• 4th gear popped out under load, but could be held in place by a bungee cord. This worked, but is a really inconvenient way to drive and would eventually cause excess wear on the shift forks and slide gears.
  • Gear oil leaking from center. This should be an easy fix, I didn’t originally realize the paper gaskets used for  the reseal were not treated; using gasket sealer this time should solve this problem.
  • Too slow. Currently the bus red-lines in 4th gear somewhere in the low-to-mid 60MPH range, which mostly rules out interstate travel. More flexibility to do longer trips and even to more easily run errands locally would be nice to have. The engine is a little bigger than stock and should be able to handle the higher load, but gearing changes will be needed to get the RPM’s down.

I started disassembly and found that the internals seem to be in incredibly good shape, the teeth show little or no wear even looking under a microscope. All the gear ratios match what would be expected for a ’67 bus except 4th – for some reason it has a 0.88 ratio rather than the 0.82 ratio that would be expected. The 0.88 4th gear would be consistent with a beetle transmission, so I think this information combined with the amazing internal condition tells me that the transmission was replaced with a new or re-manufactured beetle transmission (while keeping the bus axles and reduction boxes) at some point very late in the bus’s history. The top speed would have dropped dramatically after this change and perhaps this contributed to it being parked semi-permanently in the early 80’s.

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Atlas/Craftsman Lathe Reversing Switch – Finished

Tonight I finished up the lathe reversing switch linkage by stamping and painting the cover plate and making a knurled knob that roughly matches the others on the lathe. The lathe allowed the inside diameter of the knob to be bored precisely enough to get a good interference fit on the shaft – no need for any fasteners.

Lathe Reversing Switch Handle Lathe Reversing Switch Handle Lathe Reversing Switch Handle Lathe Reversing Switch Handle

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Atlas/Craftsman Lathe Reversing Switch

Originally the Atlas/Craftsman lathes spun in only one direction; because of this they came with only an On/Off switch integrated into the lathe’s headstock. At some point in my lathe’s past the On/Off switch was removed and a reversing ‘drum switch’ added. The drum switch gives the flexibility to spin either directions for special uses (cutting metric threads, power tapping, etc) however it’s it’s too big to fit in the lathe’s headstock.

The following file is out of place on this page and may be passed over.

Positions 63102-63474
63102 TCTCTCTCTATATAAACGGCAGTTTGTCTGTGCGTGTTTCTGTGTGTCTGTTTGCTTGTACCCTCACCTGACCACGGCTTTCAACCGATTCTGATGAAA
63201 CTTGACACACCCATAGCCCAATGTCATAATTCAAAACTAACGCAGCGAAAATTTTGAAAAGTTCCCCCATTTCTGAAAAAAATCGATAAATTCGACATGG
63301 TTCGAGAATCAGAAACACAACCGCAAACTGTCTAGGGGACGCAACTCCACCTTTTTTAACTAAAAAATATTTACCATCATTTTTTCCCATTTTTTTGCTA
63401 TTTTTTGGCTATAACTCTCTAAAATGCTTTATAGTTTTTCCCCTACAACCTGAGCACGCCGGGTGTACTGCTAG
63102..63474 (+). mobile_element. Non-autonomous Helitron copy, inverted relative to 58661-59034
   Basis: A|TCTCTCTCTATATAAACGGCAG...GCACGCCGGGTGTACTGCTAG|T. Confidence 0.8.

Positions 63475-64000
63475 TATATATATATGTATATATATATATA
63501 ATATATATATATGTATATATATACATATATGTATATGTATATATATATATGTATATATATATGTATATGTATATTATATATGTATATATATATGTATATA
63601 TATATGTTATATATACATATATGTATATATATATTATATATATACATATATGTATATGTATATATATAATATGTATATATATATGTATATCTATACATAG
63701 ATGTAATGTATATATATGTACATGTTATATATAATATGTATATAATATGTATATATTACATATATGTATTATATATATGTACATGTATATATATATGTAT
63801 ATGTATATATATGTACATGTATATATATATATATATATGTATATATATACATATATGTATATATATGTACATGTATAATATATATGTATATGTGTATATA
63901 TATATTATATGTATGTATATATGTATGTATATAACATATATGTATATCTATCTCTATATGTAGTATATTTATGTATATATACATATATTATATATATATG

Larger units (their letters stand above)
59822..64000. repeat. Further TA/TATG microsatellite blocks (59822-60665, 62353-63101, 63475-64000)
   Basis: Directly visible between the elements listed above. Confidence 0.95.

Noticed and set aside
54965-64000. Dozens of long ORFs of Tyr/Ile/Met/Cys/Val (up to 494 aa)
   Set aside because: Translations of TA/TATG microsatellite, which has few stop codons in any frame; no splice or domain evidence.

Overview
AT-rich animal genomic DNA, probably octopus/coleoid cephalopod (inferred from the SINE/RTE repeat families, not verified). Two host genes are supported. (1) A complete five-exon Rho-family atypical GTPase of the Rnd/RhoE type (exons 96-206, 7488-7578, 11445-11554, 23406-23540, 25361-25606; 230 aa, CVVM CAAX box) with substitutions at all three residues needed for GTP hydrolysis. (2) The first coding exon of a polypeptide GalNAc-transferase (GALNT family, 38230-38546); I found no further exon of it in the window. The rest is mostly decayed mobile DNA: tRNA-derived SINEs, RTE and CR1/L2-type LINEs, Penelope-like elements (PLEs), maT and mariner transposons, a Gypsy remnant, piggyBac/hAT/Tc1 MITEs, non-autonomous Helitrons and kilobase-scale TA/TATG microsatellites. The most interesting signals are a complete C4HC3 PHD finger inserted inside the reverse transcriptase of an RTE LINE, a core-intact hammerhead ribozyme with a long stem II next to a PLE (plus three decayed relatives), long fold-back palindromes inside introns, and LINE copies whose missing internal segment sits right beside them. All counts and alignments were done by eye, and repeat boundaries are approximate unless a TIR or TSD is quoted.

The previous owner had the switch mounted on a wooden arm extending up from the lathe’s workbench; re-using this idea would work but since I’ve moved the lathe to the shop countertop the arm would need to be rebuilt and I also don’t like the aesthetics or the need to reach over the spinning work to turn it on/off. Another option would have been to mount the switch under the lathe base, however for the carriage to clear the switch would require raising the lathe – it was already at a good working height and raising would effect stability/rigidity as well as being susceptible to dripping oil. Lastly, it could have been mounted just anywhere on the ‘outside’ of the lathe (on a guard door, past the tailstock, etc) – none of these locations seemed great and overall this just seemed like giving up.

So what I ended up doing over the past few nights was locating the switch in the only volume of space just big enough for it, under the motor. This location has the added benefit of making the wiring short and simple. As-is, this is of course very inconvenient, but I chose it with creating a linkage in mind. The addition of the linkage allows the original On/Off switch hole to be utilized (previously this was just an open hole), puts the control in a convenient place, and makes it look like it was designed this way. The linkage was a challenge and took a few iterations to get right. It consists of a 1/2″ OD steel tube that runs through the headstock, supported by two metal plates I fabricated. At the end of the tube I welded on a nut to accept a bolt that bolts on another arm I fabricated. The arm has a bolt welded through it that engages with a slotted lever welded to the drum switch’s lever. The resulting contraption actually works very smoothly: pushing IN runs the spindle forward, pulling OUT runs it reverse, and returning to center is Off. All that’s left to do is create a matching knob and mark/paint the switch plate.

Reverse Forward Off

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Atlas/Craftsman Lathe Carriage Hand Wheel Fix

The hand wheel for the carriage (longitudinal/Z axis) of the lathe had a bit more up/down slop than I liked. To remedy this I used the lathe to fix itself. First the ‘apron’ (front plate) was removed from the carriage and mounted in the milling attachment, the smallest boring bar that came with the lathe was used to widen and true to the hand wheel hole. Similarly, I skimmed the surface of the hand wheel shaft to ensure it was perfectly round. With the larger apron hole and slightly smaller shaft I was able to create and fit a brass bushing to take up the space between. The outside diameter is a press fit into the apron and the ID has about 0.002″ of clearance to allow it to turn but without the slop previously seen. I only took pictures of the first step, I’ll take more for future lathe projects.